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Wednesday, September 10, 2008

The Internet is a Political Game Changer.

The Harper recent apology for the continuation of pooping puffin bullying of Dion on another campaign website is merely an attempt to cut the story short in the MSM. And it will likely do the trick.

The problem is in the Internet age is the story never dies. It may go dormant but it lives on through the search engines – for-friggin’-ever. It will resurrect in the strangest places and times and can get a new life in a different context and hound Dion and hopefully Harper too.

Political campaigns are very different these days. More people than ever are getting their political news from the Internet. A June Pew Institute Report on the 2008 American election shows 46% of Americans use the Internet to get political news AND share their thoughts. “Online video and social networking sites have taken off, according to the study done by Princeton Survey research Associates for Pew.

The ancient ploy of politicians refusing to talk to reporters to take the oxygen out of a story is not as effective as it once was. YouTube has become a preeminent source of video on candidate’s comments and carryings-on. The study found that 39% of internet users go online to read and watch “unfiltered” campaign material. In case you think it is just kids and propeller heads that are doing this online, 29% of all adults are accessing campaign information that is “unfiltered.”

The Internet is not a panacea for participatory democracy but it is a game changing campaign tool. There is no doubt that the Internet is notorious for being replete with misinformation. Just like the Harper election campaign. When it is good, it is very good…and when it is bad it can be devastating and dangerous. Just like the mainstream media.

So who can we trust to tell the truth? How do we get authoritative and authentic information about who we can trust to run our country and speak in our name? The traditional news media has started to catch on and realize that they are being played by political campaigns. The games get played out in ways that serves the symbiotic needs of the politicians and the media…but not necessarily the public interest. The photo-ops, staged and symbolically visual events with pithy and timely sound-bite policy announcements are all designed. The political purpose is to prepackage and frame the message, get the exposure and trigger an emotional response to garner support for a candidate or a policy position.

Sophisticated political advisors know the MSM attention span and the behaviorally modified public consciousness means the key red-meat stuff of political messaging must primarily be emotional, tied to personal experiences and can even be factual, but that is not a requirement. If there is time to be accurate and contextual then facts may make it into the story too. But who really cares about context and factual accuracy when the next political adrenaline jolt is about to be injected into the reporter pool and the pack moves on.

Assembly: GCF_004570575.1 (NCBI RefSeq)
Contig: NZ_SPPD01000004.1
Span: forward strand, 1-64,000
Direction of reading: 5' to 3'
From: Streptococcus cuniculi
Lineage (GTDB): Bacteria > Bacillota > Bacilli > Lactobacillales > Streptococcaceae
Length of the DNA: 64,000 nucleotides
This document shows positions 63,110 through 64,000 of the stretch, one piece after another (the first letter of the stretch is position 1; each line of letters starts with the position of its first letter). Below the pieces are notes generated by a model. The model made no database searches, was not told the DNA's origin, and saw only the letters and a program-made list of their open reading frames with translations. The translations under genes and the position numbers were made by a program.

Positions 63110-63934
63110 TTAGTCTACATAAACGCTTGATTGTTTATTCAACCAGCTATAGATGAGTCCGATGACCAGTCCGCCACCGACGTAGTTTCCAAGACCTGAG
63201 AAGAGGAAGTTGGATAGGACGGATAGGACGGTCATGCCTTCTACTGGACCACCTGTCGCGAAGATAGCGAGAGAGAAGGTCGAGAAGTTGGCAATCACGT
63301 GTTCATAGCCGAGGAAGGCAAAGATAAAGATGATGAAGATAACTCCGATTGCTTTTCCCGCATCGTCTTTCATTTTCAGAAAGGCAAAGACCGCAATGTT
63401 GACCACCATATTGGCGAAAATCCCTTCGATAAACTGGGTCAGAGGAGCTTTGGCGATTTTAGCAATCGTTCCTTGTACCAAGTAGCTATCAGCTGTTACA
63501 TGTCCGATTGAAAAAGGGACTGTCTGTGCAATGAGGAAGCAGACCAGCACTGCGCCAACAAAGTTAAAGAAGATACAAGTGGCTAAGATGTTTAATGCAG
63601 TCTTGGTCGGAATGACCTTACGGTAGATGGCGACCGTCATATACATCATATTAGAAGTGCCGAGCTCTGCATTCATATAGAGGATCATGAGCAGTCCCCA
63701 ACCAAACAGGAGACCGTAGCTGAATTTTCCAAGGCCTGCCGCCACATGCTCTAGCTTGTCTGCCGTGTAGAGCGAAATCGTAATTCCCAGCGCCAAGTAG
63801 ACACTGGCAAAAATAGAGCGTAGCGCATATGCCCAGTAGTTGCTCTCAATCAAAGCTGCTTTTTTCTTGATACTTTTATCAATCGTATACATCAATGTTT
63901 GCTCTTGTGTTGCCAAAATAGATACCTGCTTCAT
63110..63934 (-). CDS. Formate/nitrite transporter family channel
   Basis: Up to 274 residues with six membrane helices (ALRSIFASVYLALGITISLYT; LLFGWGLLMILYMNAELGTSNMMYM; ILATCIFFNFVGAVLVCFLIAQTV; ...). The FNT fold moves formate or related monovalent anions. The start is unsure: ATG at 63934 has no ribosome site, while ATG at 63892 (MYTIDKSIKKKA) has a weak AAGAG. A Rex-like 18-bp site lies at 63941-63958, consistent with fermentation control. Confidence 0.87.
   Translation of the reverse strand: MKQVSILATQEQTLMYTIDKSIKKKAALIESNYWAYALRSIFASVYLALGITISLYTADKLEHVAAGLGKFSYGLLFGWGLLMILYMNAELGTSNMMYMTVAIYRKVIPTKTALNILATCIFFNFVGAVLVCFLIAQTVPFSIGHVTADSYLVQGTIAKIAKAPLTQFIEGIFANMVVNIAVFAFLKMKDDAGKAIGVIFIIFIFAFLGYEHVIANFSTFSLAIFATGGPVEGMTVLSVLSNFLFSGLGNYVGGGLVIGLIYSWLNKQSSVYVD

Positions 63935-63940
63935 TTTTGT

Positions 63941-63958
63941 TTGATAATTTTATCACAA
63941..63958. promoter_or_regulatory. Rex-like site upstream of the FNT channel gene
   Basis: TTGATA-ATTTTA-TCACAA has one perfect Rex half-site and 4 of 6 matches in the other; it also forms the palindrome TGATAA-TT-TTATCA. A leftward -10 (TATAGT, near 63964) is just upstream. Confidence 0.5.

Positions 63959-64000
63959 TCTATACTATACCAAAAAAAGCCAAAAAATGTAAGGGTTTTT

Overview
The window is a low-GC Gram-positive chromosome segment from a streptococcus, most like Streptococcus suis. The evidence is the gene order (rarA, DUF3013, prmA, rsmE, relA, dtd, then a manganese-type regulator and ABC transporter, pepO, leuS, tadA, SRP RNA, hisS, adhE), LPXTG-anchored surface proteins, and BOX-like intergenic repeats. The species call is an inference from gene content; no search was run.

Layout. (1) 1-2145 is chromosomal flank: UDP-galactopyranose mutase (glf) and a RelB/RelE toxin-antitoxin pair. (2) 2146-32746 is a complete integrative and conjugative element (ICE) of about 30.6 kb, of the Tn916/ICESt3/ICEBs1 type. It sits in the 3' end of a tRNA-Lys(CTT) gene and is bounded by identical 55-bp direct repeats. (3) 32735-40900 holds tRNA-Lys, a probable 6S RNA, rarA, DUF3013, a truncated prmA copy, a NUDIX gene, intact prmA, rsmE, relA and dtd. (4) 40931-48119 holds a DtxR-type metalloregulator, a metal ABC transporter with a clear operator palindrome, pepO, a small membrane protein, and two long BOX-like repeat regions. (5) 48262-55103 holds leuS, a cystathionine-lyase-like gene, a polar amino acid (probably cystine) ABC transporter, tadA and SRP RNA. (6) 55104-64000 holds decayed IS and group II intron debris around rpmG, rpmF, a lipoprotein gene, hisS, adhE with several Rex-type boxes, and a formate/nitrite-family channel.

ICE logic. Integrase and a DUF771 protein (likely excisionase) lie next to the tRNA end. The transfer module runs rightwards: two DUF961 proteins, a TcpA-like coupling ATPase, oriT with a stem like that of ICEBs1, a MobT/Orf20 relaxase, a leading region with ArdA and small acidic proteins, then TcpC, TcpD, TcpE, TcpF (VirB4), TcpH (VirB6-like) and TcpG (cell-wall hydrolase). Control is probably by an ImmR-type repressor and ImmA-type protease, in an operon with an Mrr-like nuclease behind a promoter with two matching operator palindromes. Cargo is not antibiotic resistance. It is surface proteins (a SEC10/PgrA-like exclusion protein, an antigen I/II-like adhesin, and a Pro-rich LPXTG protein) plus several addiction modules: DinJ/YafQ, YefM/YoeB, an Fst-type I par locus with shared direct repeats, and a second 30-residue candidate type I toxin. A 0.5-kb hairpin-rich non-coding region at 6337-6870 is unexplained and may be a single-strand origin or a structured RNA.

As an example, yesterday’s Edmonton Journal front page headline blasted out “Libs, NDP anti-family: Harper.” This is a perfect example of what I am talking about. Allegations of Dion’s “hidden agenda to carbon tax, raise GST and cancel child-care benefits” in the subhead add to the emotion and tie into the experience aspect. The reader is invited to jump immediately to the obvious conclusion, as framed by Harper, even though it is factually inaccurate and devoid of context.

Each of these emotional laden headline issue frames of Harper’s henchmen is factually incorrect and contextually misleading. Dealing with just one example, there is a carbon charge on polluters in Dion’s ecological policy – but it is not just a “tax.” But there are also income tax cuts and rebates for low income citizens to compensate for the additional costs. The concept of making polluters pay and reducing tax burdens on good things like worker’s income and savings and investors who improve productivity are also part of the context of this story.

The hidden agenda angle gets the headlines because it feeds the competitive gamesmanship of politics and the facts get buried. The balance is lacking. The questioning is lacking and one suspect the reporter failed to read the Dion policy document so as to put context on the Harper hype.

What is the solution for citizens in such situations? Same as is has always been. First is the hard part. Become an actively and aggressively engaged citizen on the issues that are of interest to you. Come to the election campaign with a healthy sense of skepticism about the motives and manufactured messaging of political operatives. Then let your family and friends know what you think. This second part has never been easier, thanks to the Internet.